Living Life Vicariously

So the Capitals won the Stanley Cup.  Go DC!


This little figurine made a debut on the counter of the concierge late last week for us to cheer them on!


You can ring the bell for help and while your waiting, get excited about the game. 


While these types of sports are not my thing per se, I do like watching a good Rocky movie or action flick where the good guys beat the sh*t out of the bad guys.


Whether you’watching your favorite sports team, your Hollywood dream stars, or even an occasional do (something) good politician, we are living vicariously through them. 


It’s not our success we are seeing, but somehow we temporarily suspend our own selves and live through others (their eyes, their actions) and we partake just for a second of what it’s like to be them winning or doing something really significant in life. 


We all can’t be superstars in the center ring duking it out (all the time) and so we take a step back to see others that we relate to face up to the challenge, fight and hopefully win big. 


We don’t walk away with the trophy, prize money, or fame, but we congratulate ourselves somehow for being on the winning team. 


Heck, I didn’t do anything but have faith, go along for the ride, and then take pleasure in seeing my guy(s) win. 


Yet, from the humdrumness of perhaps some of our own everyday lives, we fantasize and garner the courage and strength to do our own great things. 


We can’t be the strongest, smartest, most good-looking, personable, and talented in the world, but we can see parts of ourselves in others and we can try to model the best of them in ourselves and leverage what we got going on!


I don’t really like spending a lot of precious time living like this through others–I don’t mind getting inspiration when I see something amazing, but really I just want to try my hardest to be the best that I can be. 😉


(Source Photo: Andy Blumenthal) 

Growing With The Challenge

Thought this was a good saying, and wanted to share it.

“A man grows with the greatness of his task.”


In Hebrew, there is a similar saying:

“Lefum Tzaara Agra.” (Which translates roughly too: “As the suffering, so to is the reward.”)

Adversity, hardships, challenges, pain, suffering–these all test our mettle.


Obviously, these are not fun, but in the end, we are forced to grow from these experiences.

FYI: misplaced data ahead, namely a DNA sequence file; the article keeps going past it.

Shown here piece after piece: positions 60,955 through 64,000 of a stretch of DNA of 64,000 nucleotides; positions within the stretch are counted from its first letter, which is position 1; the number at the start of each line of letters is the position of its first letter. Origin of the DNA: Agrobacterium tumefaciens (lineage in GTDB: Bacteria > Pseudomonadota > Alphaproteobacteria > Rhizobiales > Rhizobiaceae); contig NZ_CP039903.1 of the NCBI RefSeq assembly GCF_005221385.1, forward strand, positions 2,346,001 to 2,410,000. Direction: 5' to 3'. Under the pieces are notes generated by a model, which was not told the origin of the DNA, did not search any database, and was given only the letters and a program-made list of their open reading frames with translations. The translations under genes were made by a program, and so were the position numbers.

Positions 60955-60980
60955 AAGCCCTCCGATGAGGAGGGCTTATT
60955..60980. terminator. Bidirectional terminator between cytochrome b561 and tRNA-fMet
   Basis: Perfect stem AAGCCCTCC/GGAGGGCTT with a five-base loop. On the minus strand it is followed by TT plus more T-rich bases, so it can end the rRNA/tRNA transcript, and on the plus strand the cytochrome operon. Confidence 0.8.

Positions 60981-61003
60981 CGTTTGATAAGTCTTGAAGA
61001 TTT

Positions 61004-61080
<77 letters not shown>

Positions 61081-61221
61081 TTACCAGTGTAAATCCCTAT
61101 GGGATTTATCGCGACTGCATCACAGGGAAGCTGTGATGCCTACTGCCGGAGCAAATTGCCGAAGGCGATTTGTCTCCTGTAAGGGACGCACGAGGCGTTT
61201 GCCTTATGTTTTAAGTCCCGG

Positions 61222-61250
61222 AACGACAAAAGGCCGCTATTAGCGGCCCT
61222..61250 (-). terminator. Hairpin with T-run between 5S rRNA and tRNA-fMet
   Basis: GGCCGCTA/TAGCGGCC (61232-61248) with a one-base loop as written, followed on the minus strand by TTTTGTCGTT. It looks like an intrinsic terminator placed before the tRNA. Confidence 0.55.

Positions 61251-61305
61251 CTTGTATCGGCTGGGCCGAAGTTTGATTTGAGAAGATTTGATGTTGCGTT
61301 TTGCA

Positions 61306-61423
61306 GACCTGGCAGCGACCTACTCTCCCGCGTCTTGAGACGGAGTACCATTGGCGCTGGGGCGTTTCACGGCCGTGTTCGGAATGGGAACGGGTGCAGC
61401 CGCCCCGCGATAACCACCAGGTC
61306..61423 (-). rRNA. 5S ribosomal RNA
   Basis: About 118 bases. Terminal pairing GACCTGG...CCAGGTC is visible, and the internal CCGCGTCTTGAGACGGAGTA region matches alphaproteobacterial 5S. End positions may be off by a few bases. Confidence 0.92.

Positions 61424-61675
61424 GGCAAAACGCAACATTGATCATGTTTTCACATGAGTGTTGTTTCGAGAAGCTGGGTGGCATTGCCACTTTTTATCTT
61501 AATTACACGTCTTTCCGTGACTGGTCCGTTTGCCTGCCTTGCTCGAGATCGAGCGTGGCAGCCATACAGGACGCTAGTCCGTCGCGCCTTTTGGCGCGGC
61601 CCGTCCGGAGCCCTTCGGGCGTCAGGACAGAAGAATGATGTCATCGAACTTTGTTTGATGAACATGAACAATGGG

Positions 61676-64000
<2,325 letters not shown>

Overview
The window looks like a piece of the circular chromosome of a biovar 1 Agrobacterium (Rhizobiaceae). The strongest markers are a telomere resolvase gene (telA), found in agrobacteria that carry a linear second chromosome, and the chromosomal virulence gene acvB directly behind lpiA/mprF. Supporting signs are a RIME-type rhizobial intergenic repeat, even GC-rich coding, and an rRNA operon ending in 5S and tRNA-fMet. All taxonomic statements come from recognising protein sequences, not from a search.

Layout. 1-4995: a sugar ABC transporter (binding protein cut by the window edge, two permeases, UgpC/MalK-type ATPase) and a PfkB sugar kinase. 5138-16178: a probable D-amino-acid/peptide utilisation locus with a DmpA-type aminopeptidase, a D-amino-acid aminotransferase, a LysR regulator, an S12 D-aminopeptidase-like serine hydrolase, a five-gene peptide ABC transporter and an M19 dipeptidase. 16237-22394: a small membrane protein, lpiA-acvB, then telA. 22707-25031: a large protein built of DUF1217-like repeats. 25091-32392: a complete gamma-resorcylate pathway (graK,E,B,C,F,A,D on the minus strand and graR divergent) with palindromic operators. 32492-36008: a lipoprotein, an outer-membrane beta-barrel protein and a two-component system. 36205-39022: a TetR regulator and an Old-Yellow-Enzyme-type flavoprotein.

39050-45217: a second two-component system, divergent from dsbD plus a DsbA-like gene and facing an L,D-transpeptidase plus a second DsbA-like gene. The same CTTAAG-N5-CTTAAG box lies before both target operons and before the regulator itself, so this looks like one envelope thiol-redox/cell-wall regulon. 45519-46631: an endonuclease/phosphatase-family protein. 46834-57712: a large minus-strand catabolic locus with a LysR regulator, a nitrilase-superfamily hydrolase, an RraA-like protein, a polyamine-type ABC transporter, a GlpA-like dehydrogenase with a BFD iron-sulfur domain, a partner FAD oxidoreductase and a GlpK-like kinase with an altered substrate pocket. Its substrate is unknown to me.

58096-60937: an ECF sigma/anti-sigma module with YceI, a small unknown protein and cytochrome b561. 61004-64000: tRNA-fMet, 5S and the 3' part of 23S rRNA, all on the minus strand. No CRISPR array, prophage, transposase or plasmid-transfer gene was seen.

– What doesn’t kill us makes us stronger. 


Sometimes though, they really can kill us. 


So, push yourself as far and as fast as you can, but also you better know your true limits. 


And we all have them, even when we think we’re invincible. 😉


(Source Photo: Andy Blumenthal)

Sometimes We Get Surprised

Sometimes we get surprised in life. 

Now of course, the surprise can be good or not so good. 

One person told me this funny story about how they were in the bathroom and they reached for the toothpaste.

They put it on their toothbrush and proceeded to brush their teeth.

All of a sudden though, they realized that something didn’t taste quite right.

Lo and behold, they see that they had accidentally put Desitin (diaper rash ointment) on their toothbrush.

Yikes, that was nasty indeed (at least no mouth sores after that)!

But surprises, even when not so good, can be a wake up call. 

In this case, you better be more careful what the heck in put in your mouth.

And more generally-speaking, we need to pay attention to what we’re doing–be deliberate, plan, and adjust accordingly. 

I remember early in my career, one supervisor telling me, “I don’t like surprises!”

Yeah, unless it’s winning the Powerball lottery jackpot or something like that, what surprises are usually all that great anyway? 

Sure, I like a my share of adventure, novelty, fun, and challenge in life, but also I’ll take a mouthful of tranquility mixed with some incremental progressive learning and growth over Desitin on my toothbrush any day of the week. 😉

(Source Photo: Andy Blumenthal)

Awesome Drumbeat of Life

drumdrum2

Just thought this was such an awesome drum. 


On the top of the drum was a painting of a drummer. 


And on the side was a picture of a beautiful lady dancing. 


It was so simple, yet so eloquently done.


There is something amazing when you can literally feel the art come so alive.


Almost like seeing and feeling the vision of the artist as if looking directly through his eyes.


Our experience her on earth is that of our soul moving and acting in a surreal physical world.


But in so interacting, we leave behind and impact this world with artifacts, and deeds to others, that last beyond ourselves and the moment. 


What a wonderful world G-d has placed us in to experience his wonders and to learn and grow.


I can feel the drumming of my heart and the dancing of my feet all along the way.


And even though I don’t comprehend everything I am experiencing or the decisions that I must make, in it contains not only deep intrigue, but also genuine surprise and challenge, and ultimately meaning, every step  along the marvelous path of G-d’s garden. 


(Source Photo: Andy Blumenthal)

World’s Fastest Bicycle “Egg”

ETA Speedbike
This human powered bicycle is so cool–and fast!

 

It is called the ETA (or “Banana Bike“) and is being designed by AeroVelo, University of Toronto engineering graduates and students.

 

These are the same folks that created the award-winning Atlas human-powered helicopter.

 

The ETA is expected to reach over 87 mph, thereby breaking the human-powered land speed record of 83.1 mph.